Many steps remain before the switch takes place. NLS must decide on a specific format for the books, from flash memory cards to memory sticks. The prices for each are still too high for the kind of mass production the NLS reading system demands.

NLS expects to have digital masters of 20,000 titles ready by 2008, as well as 50,000 digital talking-book players. That year will see the start of the transition, as about 10 percent of its audience will have access to the new players. The first digital books will begin trickling out within the next year and may be distributed via the Internet to readers with the appropriate equipment and skills.

Mr. Moodie says NLS never considered switching to the CD format.

“For us, CDs really don’t work. Sixty percent of our patrons are over 60. … CDs aren’t user-friendly for people who need to touch things,” he says. CDs can be smudged by repeated handling, and because the audiobooks are used over and again, they would become damaged quickly.

Plus, CD players tend to be more delicate than cassette players.

“Our players take a fair degree of knocking around in the field,” Mr. Moodie says, adding that the final digital talking-book machines will have to have as few moving parts as possible for a longer life.

Freddie Peaco, a volunteer coordinator with NLS, appreciates how the cassette system has made so many books available to her and others without sight. The system does have its drawbacks, though.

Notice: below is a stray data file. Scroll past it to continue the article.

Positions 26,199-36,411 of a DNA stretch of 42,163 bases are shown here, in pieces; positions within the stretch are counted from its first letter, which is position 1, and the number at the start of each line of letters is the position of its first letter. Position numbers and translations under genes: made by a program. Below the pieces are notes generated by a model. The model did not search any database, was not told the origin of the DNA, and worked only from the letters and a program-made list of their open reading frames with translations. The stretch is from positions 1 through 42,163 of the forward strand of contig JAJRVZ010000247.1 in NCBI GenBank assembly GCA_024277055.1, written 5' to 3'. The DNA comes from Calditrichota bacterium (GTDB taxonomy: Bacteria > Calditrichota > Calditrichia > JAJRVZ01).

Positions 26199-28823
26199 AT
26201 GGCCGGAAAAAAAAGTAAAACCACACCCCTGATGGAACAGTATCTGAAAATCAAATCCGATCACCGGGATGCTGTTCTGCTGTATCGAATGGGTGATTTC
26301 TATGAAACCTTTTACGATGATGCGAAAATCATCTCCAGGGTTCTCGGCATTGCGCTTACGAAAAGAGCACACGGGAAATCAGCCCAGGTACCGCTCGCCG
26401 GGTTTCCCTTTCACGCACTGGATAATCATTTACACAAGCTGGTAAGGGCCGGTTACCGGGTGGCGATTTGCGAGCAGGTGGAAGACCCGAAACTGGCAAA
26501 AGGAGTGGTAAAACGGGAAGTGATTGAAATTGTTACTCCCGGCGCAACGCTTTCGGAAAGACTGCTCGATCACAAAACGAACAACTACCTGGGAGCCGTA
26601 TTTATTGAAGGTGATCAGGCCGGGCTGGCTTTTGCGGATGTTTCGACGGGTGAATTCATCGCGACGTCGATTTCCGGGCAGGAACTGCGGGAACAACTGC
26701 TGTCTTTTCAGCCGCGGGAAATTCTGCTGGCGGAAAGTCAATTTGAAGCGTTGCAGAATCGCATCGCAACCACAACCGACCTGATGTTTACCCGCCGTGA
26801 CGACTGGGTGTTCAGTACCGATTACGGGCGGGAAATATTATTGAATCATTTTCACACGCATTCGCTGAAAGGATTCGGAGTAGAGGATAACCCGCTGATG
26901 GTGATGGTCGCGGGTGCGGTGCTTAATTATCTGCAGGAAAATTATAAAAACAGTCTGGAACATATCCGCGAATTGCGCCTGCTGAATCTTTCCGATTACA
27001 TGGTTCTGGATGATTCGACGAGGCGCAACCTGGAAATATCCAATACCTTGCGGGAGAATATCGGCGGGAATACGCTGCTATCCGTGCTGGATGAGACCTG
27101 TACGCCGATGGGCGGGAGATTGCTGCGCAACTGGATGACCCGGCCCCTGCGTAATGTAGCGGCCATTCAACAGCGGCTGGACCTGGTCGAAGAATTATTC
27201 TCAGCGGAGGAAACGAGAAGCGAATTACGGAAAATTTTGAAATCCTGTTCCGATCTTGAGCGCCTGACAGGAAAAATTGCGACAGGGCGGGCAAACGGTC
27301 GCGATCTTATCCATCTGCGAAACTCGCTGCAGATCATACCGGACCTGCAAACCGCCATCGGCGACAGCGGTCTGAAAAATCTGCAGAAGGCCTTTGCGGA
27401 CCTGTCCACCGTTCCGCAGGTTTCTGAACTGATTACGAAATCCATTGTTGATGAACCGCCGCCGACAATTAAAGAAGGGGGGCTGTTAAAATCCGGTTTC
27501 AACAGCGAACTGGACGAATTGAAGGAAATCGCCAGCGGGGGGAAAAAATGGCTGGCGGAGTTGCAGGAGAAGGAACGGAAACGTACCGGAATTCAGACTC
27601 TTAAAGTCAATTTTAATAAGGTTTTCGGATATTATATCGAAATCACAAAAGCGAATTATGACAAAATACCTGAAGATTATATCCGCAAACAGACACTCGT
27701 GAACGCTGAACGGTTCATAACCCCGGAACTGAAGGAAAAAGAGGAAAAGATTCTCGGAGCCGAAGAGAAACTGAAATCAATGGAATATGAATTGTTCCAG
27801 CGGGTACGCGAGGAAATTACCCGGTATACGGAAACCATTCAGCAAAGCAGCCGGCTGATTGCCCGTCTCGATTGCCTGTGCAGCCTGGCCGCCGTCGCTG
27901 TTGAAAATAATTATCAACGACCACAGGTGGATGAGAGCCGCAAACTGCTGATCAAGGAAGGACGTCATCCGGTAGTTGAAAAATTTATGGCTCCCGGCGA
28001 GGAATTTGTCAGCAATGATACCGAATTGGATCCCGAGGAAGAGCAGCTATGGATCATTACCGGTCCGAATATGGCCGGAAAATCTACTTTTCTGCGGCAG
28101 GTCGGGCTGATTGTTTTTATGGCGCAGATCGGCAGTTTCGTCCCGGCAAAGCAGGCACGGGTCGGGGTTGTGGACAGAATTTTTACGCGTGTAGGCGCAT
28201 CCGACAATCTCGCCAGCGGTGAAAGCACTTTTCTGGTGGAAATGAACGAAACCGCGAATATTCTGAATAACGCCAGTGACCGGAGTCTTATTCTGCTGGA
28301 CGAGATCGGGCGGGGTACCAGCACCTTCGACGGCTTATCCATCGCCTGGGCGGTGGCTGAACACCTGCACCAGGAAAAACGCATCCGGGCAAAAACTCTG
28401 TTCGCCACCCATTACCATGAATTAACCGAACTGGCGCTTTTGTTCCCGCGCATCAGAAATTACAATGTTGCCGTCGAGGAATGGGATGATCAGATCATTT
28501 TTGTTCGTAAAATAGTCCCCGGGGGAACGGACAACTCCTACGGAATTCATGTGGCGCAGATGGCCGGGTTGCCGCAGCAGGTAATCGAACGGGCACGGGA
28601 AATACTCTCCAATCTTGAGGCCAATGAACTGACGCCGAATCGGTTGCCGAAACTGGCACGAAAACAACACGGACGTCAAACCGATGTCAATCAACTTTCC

“Once in a while, they unwind and you get that tangled cassette on a really great book,” Mrs. Peaco says.

The audiobooks beep while fast-forwarding to alert the reader to a new chapter, but getting the players to stop at just the right time can be tough, she adds.

Many audiobook patrons become frustrated with the current system’s need to constantly flip switches and tapes, says Steven Booth, manager of the International Braille and Technology Center for the Blind within the National Federation of the Blind consumer group.

“For the user, it’s somewhat complicated,” says Mr. Booth, who is working with NLS to help develop the new system. “After you listen to tracks one and two, you have to flick a switch for three and four. Some forget to change the side-selector switch. Many people never do it.

“With digital books, you have one straight shot through the book. You don’t have to worry about rewinding or fast-forwarding,” he says.

Patrons who get along just fine with the current system can continue to use it even as the digital talking books enter the system.

“They’re going to keep the cassettes going as long as possible. It’s going to be a slow transition,” Mr. Booth says.

Penny Reeder, editor of the Braille Forum, the American Council of the Blind’s monthly magazine, says the sooner the transition to digital occurs, the better.

“The digital format allows you to have more access to a book, in the same way someone who reads print does,” says Ms. Reeder, whose District-based group supports the general well-being of the visually impaired.

The current cassette system is “very liberating,” Ms. Reeder says. It’s also limiting.

“The quality of some of the cassettes isn’t great,” she says. “There’s a hum in the background.”

Much worse are the system breakdowns.

“It’s happened to me,” she says. “You’re in the crucial point of the book and the cassette breaks.”